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Category archives for Education

Notes from Kindergarten

A friend of mine just sent this to me (for the record, he’s a structure biologist, i.e. he studies the structure of proteins and other biological molecules): My kid had a screen session with a school administrator for his kindergarten today. Following are some answers he came up with: Teacher: “What is your favorite activity?”…

Charlie Rose Science Series: The Imperative of Science.

One thing I never understood about US colleges is the amount of money pumped into their sports teams. It’s an open invitation to wasted resources and (in worse case scenarios) corruption. From today’s NY Times:

Some more rankings

For some reason I have this irrational love of statistics. It could be due to the fact that as a microscopist I am very weary of qualitative data … it’s easy to see what you want to see. Quantification is the attempt to provide a more objective assessment of the world. This fascination of statistics…

From today’s NYTimes:

Cool Animation of Cellular Processes

Here is a link to an awesome animation (via Pure Pedantry). You have your membranes, actin and microtubule cytoskeleton, kinesin based vesicular transport, mRNA nuclear export, protein synthesis and coinsertional translocation into the ER, and membrane traffic from the Golgi to the plasma membrane. (Hey almost everything I’ve ever worked on!)

Editorial on Education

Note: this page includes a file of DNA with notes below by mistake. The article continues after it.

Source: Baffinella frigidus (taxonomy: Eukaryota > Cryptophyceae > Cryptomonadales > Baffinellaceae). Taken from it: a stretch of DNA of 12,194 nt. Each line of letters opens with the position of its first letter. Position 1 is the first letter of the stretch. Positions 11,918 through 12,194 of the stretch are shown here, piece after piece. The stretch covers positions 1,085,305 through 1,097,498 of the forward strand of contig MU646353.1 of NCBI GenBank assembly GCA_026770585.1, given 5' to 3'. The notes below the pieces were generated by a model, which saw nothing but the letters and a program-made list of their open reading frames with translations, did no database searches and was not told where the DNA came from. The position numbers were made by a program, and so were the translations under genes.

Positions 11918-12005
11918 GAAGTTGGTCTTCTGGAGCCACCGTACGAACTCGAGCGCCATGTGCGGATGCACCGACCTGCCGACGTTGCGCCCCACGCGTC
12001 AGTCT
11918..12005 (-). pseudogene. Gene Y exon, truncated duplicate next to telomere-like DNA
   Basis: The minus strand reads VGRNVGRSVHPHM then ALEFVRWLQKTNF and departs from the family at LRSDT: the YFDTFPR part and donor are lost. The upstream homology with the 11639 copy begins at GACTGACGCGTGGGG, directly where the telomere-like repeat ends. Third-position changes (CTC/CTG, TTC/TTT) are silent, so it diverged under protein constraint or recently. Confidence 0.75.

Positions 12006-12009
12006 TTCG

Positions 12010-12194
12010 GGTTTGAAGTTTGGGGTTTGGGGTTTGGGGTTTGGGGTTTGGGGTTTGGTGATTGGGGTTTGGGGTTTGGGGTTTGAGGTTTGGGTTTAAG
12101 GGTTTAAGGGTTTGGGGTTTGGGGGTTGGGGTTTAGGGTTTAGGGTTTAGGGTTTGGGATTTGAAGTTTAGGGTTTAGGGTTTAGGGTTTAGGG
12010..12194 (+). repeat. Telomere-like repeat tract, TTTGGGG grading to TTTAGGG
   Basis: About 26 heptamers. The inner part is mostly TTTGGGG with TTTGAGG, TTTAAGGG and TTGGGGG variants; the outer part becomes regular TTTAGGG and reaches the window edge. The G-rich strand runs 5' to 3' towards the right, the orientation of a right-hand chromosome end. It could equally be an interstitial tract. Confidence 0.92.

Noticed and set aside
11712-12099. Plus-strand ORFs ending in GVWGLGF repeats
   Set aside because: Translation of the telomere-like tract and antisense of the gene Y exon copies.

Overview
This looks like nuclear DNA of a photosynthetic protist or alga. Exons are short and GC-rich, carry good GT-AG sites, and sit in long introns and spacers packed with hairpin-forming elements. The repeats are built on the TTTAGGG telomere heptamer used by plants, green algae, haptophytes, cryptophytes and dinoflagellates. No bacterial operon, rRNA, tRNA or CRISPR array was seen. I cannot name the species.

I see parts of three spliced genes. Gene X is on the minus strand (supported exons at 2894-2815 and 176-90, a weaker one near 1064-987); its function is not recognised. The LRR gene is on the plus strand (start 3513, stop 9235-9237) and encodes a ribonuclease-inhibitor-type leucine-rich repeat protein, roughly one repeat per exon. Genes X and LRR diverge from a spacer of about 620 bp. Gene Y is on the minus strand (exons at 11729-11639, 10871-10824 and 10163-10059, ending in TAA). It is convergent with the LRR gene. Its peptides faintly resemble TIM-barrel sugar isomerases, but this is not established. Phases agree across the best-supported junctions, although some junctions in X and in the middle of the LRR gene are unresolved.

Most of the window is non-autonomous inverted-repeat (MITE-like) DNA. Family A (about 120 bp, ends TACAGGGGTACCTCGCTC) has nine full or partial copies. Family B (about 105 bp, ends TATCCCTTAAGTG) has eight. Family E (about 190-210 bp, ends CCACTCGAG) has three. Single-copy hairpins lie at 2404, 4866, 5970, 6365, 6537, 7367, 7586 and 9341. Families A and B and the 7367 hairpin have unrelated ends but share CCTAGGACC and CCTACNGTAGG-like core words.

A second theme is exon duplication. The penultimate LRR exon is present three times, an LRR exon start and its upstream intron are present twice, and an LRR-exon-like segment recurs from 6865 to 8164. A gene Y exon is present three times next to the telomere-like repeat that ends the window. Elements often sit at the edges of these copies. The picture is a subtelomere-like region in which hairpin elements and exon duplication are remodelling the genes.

From today’s NY Times editorial section: The national education reform effort has long suffered from magical thinking about what it takes to improve children’s chances of learning. Instead of homing in on teacher training and high standards, things that distinguish effective schools from poor ones, many reformers have embraced the view that the public schools…

News Tid Bits

Summers and the Allston expansion. Latest stats on gender and higher education. And free books! Ladies and Gentlemen start your hard drives. (all quotes+links below the fold)

Ah, back to work. One thing I miss about being at the microscope is listening to NPR. A couple of hours ago there was a good piece on Here & Now about the gap between rich universities and poor universities. And it’s not only that the endowment gap has increased, but the composition of the…

Bravo Harvard

Harvard announced yesterday that it would waive tuitions for undergrads whose families earn less than $60,000 annually. From the Harvard Crimson: The newly expanded financial aid program, which will also reduce the contributions of families with annual incomes between $60,000 and $80,000, is expected to cover more than 1,500 students–nearly a quarter of the College–in…